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Today, the U.S. Occupational Health and Safety Administration (OSHA) issued a standard interpretation clarifying its position on the new recordkeeping rule’s anti-retaliation provisions. OSHA’s memorandum essentially “rolls back” its enforcement of the anti-retaliation provisions, particularly concerning safety incentive programs and post-accident drug testing. Why is this important? Mainly because many employers struggled to understand the anti-retaliation provisions since they were published, in guidance materials accompanying the new regulations, in May 2016. Indeed, OSHA has gone to great lengths to explain the anti-retaliation provisions in the new rule’s preamble, with OSHA guidance and several memorandums. To be blunt, OSHA’s explanations have been extremely vague and confusing. But alas, the struggle to understand the anti-retaliation provisions is over … hopefully. Today’s interpretation states supersedes all the prior guidance on this topic.

The 11th Circuit Court upheld the Mar-Jac decision quashing a warrant to expand an inspection beyond the accident triggering the inspection. The decision demonstrates the willingness of at least one Circuit to carefully scrutinize OSHA's justification for expanding the scope of an Inspection.

We're daily seeing Unions and other Third Parties use Safety and OSHA Complaints to harm an Employer's reputation and compel union recognition or economic concessions. Now UNITE-HERE is portraying Marriott's "Go Green" effort as a danger to employees. We fear that employers are not seriously considering this potential public harassment either by checking safety efforts or making response plans in advance.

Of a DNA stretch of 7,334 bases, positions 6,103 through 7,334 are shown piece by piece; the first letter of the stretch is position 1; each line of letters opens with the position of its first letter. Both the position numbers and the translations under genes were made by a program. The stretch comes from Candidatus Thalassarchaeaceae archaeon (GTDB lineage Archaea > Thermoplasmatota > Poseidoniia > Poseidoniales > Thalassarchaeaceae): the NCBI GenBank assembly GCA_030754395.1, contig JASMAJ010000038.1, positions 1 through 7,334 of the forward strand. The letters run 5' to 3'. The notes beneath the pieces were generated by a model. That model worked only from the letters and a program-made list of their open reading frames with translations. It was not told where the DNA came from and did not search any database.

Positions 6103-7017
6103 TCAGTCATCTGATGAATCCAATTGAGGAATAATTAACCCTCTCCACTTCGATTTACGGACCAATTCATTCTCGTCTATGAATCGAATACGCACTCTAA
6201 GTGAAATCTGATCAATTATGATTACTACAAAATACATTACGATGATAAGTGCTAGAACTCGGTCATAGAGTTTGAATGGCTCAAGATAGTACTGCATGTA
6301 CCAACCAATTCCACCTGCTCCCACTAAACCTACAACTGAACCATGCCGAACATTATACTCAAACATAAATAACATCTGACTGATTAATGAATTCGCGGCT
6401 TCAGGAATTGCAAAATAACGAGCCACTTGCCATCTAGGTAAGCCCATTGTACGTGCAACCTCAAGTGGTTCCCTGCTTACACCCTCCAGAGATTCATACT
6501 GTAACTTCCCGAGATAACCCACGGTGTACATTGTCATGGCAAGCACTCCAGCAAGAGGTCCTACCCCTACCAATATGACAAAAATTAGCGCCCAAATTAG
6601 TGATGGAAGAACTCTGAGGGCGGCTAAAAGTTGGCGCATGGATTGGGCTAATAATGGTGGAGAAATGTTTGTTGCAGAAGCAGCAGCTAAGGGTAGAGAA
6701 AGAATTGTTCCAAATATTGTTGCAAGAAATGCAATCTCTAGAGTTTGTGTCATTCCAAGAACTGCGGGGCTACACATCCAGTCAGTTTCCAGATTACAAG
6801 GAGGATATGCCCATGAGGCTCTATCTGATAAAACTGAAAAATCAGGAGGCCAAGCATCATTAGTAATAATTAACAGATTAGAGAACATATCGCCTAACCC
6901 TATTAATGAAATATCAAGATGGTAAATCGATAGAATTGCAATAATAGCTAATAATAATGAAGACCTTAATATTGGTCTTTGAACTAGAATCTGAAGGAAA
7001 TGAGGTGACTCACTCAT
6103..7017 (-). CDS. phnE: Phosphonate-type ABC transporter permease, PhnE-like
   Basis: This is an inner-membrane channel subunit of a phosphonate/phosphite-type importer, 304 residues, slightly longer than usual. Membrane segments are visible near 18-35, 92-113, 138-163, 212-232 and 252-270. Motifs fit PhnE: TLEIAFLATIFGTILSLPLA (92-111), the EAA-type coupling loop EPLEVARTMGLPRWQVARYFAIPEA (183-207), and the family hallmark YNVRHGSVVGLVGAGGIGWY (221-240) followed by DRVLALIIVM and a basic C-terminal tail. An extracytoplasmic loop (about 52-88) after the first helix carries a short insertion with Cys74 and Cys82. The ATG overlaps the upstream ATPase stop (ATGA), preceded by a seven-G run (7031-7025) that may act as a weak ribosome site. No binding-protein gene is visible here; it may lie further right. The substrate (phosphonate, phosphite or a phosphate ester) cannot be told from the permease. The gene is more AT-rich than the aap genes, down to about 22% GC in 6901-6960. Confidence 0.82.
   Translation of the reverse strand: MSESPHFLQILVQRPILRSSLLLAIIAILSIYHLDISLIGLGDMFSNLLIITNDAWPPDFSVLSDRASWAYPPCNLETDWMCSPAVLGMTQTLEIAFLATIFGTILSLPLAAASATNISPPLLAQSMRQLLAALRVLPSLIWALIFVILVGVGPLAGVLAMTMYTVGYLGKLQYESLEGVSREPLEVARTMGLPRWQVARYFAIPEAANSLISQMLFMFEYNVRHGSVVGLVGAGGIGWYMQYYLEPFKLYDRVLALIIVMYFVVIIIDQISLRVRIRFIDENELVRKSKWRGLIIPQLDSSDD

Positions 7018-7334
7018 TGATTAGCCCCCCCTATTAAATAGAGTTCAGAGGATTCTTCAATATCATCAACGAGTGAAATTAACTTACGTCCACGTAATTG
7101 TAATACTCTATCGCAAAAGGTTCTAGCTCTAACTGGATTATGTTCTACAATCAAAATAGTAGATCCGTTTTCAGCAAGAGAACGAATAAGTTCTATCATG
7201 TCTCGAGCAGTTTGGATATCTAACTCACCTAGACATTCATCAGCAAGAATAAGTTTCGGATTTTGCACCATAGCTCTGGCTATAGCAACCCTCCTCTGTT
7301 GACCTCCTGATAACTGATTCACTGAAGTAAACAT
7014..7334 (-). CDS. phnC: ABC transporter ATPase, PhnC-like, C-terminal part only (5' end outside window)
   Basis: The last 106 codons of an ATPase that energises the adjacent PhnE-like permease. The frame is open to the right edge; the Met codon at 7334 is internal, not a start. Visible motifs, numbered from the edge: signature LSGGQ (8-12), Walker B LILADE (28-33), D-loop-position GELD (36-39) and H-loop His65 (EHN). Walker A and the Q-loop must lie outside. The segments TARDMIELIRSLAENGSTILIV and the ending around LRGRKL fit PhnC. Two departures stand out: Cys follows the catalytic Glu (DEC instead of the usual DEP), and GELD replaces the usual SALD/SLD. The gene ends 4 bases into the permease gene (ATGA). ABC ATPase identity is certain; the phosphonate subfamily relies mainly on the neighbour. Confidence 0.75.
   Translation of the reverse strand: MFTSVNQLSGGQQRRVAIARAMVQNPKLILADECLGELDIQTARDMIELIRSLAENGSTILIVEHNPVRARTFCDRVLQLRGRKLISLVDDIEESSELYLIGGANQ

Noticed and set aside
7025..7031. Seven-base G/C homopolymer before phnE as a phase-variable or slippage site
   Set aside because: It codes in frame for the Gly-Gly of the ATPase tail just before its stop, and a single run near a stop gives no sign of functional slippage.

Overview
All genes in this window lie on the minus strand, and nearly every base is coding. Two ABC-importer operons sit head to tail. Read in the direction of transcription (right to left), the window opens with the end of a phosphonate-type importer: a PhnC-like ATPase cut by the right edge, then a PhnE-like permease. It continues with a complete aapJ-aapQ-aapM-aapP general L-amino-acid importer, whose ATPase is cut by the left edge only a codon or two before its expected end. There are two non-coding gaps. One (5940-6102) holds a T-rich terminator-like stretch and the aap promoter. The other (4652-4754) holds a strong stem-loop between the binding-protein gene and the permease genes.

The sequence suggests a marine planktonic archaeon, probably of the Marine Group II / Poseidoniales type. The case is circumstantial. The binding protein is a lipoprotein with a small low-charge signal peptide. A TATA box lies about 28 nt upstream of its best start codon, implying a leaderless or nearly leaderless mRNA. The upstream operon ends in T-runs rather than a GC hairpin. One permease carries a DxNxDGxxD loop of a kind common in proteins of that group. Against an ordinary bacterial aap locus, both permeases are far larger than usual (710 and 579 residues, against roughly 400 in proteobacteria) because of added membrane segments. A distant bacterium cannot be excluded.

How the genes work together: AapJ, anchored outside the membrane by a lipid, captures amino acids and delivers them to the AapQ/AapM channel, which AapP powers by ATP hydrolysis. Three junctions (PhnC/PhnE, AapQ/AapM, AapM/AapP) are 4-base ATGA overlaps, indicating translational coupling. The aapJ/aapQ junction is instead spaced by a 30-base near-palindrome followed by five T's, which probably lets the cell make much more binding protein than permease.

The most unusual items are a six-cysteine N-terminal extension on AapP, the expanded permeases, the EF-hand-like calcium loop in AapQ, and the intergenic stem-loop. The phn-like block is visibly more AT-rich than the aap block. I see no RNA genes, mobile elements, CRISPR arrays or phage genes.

FP has prepared Frequently Asked Questions (FAQs) since Hurricane Katrina. Each year, we learn new things or of new problems and revise the FAQs further. We cover more than safety, although safety may be the longest section. Employees are injured and killed performing nonroutine clean-up and maintenance activities, including falls, carbon monoxide poisoning from portable generators, electrical, and bloodborne pathogens illnesses from filthy flood waters. We discuss leave, unemployment comp, wage-hour  and a host of other issues. Please don't be caught unprepared.

As we remember and honor those that fell on 9/11 and in the years since, we should also commit ourselves and our businesses to better plan for disasters. Indeed, in recognition of the beginning of the storm season, September is National Preparedness Month, with OSHA, FEMA and others mounting campaigns to get businesses (and individuals) to pause, do a What-if Analysis, and then take steps to protect employees, maintain business operations, or restore them.

At a recent national safety conference for the industry, the acting head of the Occupational Safety and Health Administration (OSHA) remarked that the agency is focusing on the use of peracetic acid in the poultry industry. 

NIOSH's 2016 study showing that 25% of construction deaths result from traumatic brain injury generated about a year of public discussion and articles about switching to helmets instead of traditional hardhats. These helmets look like sports climbers' hats, and are usually manufactured by sports-related companies. And then, we heard no more .... It turns out that interest did not wane. Contractors simply stopped talking and some notable players started switching to safety helmets. So let's review these safety helmets a bit.

Elaine Benes loved poppy seed muffins. That is, until she failed a drug test at work for opium. That’s right. As Peterman said, “White Lotus. Yam-yam. Shanghai-Sally.” Elaine did not lose her job, but she was not allowed to accompany Peterman on his trip to Africa.

OSHA Area Offices do not yet have the crucial Directive to replace the Interim Directive (Guidance) on Construction Silica enforcement, so enforcement is not yet aggressive. However, with the recent release of OSHA Construction Silica Training Videos and the new Construction Silica FAQs, OSHA is putting employers on notice of their expectations. Don't be caught unaware.

It’s August, and it’s hot outside. Even Congress, which has a high tolerance for hot air, is taking a month’s long recess to avoid the hot and humid DC swamp. This has not stopped the lobbying process, however, as Public Citizen and dozens of other advocacy groups filed a petition to OSHA to initiate the rulemaking process to develop a federal heat exposure standard. Representative Judy Chu (D-CA) has stated she plans to introduce related legislation soon.

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